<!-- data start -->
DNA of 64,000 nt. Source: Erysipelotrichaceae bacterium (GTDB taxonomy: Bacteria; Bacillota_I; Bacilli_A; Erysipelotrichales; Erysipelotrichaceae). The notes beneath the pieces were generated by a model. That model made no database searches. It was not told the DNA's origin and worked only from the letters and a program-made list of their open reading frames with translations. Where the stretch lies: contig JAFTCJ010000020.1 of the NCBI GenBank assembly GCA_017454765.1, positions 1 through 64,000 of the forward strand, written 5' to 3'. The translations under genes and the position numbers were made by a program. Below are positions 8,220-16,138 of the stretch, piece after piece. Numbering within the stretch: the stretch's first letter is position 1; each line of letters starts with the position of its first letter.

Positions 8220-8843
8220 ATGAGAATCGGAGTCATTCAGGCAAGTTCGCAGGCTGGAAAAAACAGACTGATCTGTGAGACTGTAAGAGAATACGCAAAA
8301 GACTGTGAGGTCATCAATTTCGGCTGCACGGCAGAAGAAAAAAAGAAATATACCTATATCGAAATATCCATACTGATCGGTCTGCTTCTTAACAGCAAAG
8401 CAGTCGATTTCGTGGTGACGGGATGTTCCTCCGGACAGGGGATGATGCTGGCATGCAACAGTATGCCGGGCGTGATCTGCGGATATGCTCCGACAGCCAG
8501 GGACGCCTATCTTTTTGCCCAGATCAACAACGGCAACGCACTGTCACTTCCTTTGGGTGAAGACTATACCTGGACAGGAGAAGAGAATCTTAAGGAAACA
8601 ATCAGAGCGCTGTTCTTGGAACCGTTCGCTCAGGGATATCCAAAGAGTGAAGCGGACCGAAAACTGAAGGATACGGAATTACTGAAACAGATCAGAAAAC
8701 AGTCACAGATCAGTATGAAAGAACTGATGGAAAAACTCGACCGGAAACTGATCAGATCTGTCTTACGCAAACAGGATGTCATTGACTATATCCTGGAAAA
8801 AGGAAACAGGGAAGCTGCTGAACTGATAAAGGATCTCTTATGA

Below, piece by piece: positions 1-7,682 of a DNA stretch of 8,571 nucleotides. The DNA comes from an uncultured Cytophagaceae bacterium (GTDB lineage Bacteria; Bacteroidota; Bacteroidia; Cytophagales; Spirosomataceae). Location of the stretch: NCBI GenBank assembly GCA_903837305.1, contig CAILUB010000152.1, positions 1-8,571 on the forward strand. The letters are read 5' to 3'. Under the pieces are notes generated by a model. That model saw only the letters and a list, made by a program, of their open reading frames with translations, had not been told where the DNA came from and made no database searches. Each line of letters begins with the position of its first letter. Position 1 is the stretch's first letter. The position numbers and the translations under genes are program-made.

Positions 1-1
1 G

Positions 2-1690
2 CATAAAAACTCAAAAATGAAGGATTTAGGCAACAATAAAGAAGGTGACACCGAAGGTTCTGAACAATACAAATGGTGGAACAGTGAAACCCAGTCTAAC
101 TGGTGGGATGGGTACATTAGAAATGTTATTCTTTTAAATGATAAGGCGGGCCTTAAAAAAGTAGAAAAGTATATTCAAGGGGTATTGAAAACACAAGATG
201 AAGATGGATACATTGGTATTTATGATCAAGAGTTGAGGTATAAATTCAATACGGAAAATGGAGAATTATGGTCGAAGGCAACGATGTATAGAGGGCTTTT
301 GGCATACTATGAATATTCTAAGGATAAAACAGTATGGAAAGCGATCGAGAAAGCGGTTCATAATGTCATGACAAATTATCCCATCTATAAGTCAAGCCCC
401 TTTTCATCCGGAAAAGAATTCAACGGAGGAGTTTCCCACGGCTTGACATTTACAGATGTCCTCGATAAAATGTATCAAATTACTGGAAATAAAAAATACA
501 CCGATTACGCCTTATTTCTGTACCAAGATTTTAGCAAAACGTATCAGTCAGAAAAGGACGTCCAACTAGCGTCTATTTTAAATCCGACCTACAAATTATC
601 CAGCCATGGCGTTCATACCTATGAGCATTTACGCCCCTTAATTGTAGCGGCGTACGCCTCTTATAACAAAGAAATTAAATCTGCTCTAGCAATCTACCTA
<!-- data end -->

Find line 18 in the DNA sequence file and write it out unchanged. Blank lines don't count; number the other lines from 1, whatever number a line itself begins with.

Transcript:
401 TTTTCATCCGGAAAAGAATTCAACGGAGGAGTTTCCCACGGCTTGACATTTACAGATGTCCTCGATAAAATGTATCAAATTACTGGAAATAAAAAATACA